Integration Security Architecture
This page highlights the measures available within the Integration Hub that ensure the secure exchange of data between applications. The Hub provides firewall, encryption, authentication, and authorization services for APIs, asynchronous messaging, and file exchange. While all applications must continue to include these services at the local level as required, these central services make sure that integrations between applications can handle the most privileged campus data with a minimum of effort by developers on either end.
The firewall examines characteristics of each network packet (such as source address and destination port) and compares these to a set of predefined rules that determine whether the packet is to be forwarded or dropped. Restricting network access to localhost or a list of specific IP addresses are typical rules employed.
Transport Layer Security (TLS) uses public and private certificates to verify the sender and recipient of network traffic and to encrypt the data flowing between them.
All integrations must limit access to verifiably identified applications. This identity is represented by a public ID and authenticated through the use of a corresponding private key. These two form a credential pair for the application.
Credential pairs are managed and authentication enforced as part of the API Management layer accessed through API Central. API Central account holders can generate any number of secure credential pairs to associate with the applications they support. For access to a restricted API, the the account owner must describe her application when creating the credential pair, and API Central presents this to the data steward for a decision on permission to use the API at all.
For Message Queues
The Integration Hub’s message broker authenticates credential pairs passed by publishers and subscribers using Java Authentication and Authorization Service (JAAS) in conjunction with a dedicated LDAP server.
For File Exchanges
Berkeley IST’s Production Control Shared Service Center (PCSSC) services include Managed File Transfer (MFT), which provides scheduled and encrypted transfer service. File based integrations will rely on this service for security in transit between applications and the Integration Hub. The Hub’s local file system authenticates MFT read/write access to specific files and directories using a predetermined credential pair. Applications must likewise authenticate MFT.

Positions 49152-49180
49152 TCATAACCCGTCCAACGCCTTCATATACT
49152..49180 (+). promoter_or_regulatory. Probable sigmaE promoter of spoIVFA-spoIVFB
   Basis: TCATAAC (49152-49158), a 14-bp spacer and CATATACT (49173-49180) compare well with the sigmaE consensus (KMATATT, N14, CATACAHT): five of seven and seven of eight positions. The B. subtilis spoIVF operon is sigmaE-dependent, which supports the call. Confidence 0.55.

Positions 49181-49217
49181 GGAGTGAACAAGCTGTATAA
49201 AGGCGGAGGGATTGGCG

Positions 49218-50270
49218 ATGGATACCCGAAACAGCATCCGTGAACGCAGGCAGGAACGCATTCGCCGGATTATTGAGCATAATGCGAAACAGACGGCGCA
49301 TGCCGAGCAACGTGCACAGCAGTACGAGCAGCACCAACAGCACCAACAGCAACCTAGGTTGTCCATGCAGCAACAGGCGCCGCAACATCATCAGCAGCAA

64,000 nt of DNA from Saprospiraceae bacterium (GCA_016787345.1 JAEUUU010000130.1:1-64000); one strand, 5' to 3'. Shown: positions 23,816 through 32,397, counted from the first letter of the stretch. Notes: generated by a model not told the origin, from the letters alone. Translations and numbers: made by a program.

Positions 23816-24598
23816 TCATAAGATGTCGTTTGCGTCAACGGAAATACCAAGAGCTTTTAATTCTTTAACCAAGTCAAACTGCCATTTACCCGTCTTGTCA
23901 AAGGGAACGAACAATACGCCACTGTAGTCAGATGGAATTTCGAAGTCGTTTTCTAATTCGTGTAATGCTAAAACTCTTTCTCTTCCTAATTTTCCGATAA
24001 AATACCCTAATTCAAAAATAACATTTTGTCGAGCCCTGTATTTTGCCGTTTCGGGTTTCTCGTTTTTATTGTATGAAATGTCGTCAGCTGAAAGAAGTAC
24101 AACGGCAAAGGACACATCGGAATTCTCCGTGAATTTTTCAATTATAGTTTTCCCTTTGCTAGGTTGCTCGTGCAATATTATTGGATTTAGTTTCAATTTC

The process of authorizing access to particular data records and elements (fine-grained authorization) relies on an authenticated application identity as a basis for enforcing access policies. Also required is some resource for associating roles and attributes with that identity so policies can be defined more generally (e.g., “only advising applications can access case management data,” or “an academic department application can only access its own course offerings”). Finally, policy enforcement must act to limit the data passed to the allowed records and elements.
While we have yet to determine the implementation for this layer (both vendor provided, custom developed, and SIS-specific solutions are under consideration), its functionality is set. Fine-grained authorization will take the identity of the application calling an API and and use it to retrieve the application’s assigned roles and other attributes of interest. These will be compared to a policy that authorizes access to particular records or fields carried in the message, redacting or masking those that fail the policy. This allows APIs and their messages to be designed more generally, while still enabling data owners complete control over which of their data is exchanged.
For Message Queues
The LDAP server referenced by the Hub’s JAAS configuration will hold the roles and attributes needed to authorize access to specific topics and queues. If fine-grained authorization is required, the queue can be “wrapped” with an API endpoint which will allow its specialized authorization measures (see above).
For File Exchanges
Only the MFT service is authorized to access the Integration Hub’s local file system, enforced by operating system level access control lists. Applications must likewise authorize MFT to access their own systems. As with message queues, fine-grained authorization can be implemented through the use of an API to read and/or write the file.